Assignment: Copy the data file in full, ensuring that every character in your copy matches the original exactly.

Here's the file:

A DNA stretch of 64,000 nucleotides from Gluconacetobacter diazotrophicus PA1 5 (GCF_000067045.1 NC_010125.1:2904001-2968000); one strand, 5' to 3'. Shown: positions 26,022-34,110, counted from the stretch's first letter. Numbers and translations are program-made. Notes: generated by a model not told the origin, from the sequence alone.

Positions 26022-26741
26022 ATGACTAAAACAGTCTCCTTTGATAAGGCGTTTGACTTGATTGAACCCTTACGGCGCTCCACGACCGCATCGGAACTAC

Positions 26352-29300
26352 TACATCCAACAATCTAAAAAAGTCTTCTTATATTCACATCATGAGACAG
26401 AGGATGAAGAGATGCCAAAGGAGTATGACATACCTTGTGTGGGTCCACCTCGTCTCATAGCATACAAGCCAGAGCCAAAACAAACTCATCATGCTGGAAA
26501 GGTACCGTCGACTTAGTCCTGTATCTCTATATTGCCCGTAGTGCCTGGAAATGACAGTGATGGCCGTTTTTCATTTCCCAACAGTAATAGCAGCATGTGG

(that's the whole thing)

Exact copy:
A DNA stretch of 64,000 nucleotides from Gluconacetobacter diazotrophicus PA1 5 (GCF_000067045.1 NC_010125.1:2904001-2968000); one strand, 5' to 3'. Shown: positions 26,022-34,110, counted from the stretch's first letter. Numbers and translations are program-made. Notes: generated by a model not told the origin, from the sequence alone.

Positions 26022-26741
26022 ATGACTAAAACAGTCTCCTTTGATAAGGCGTTTGACTTGATTGAACCCTTACGGCGCTCCACGACCGCATCGGAACTAC

Positions 26352-29300
26352 TACATCCAACAATCTAAAAAAGTCTTCTTATATTCACATCATGAGACAG
26401 AGGATGAAGAGATGCCAAAGGAGTATGACATACCTTGTGTGGGTCCACCTCGTCTCATAGCATACAAGCCAGAGCCAAAACAAACTCATCATGCTGGAAA
26501 GGTACCGTCGACTTAGTCCTGTATCTCTATATTGCCCGTAGTGCCTGGAAATGACAGTGATGGCCGTTTTTCATTTCCCAACAGTAATAGCAGCATGTGG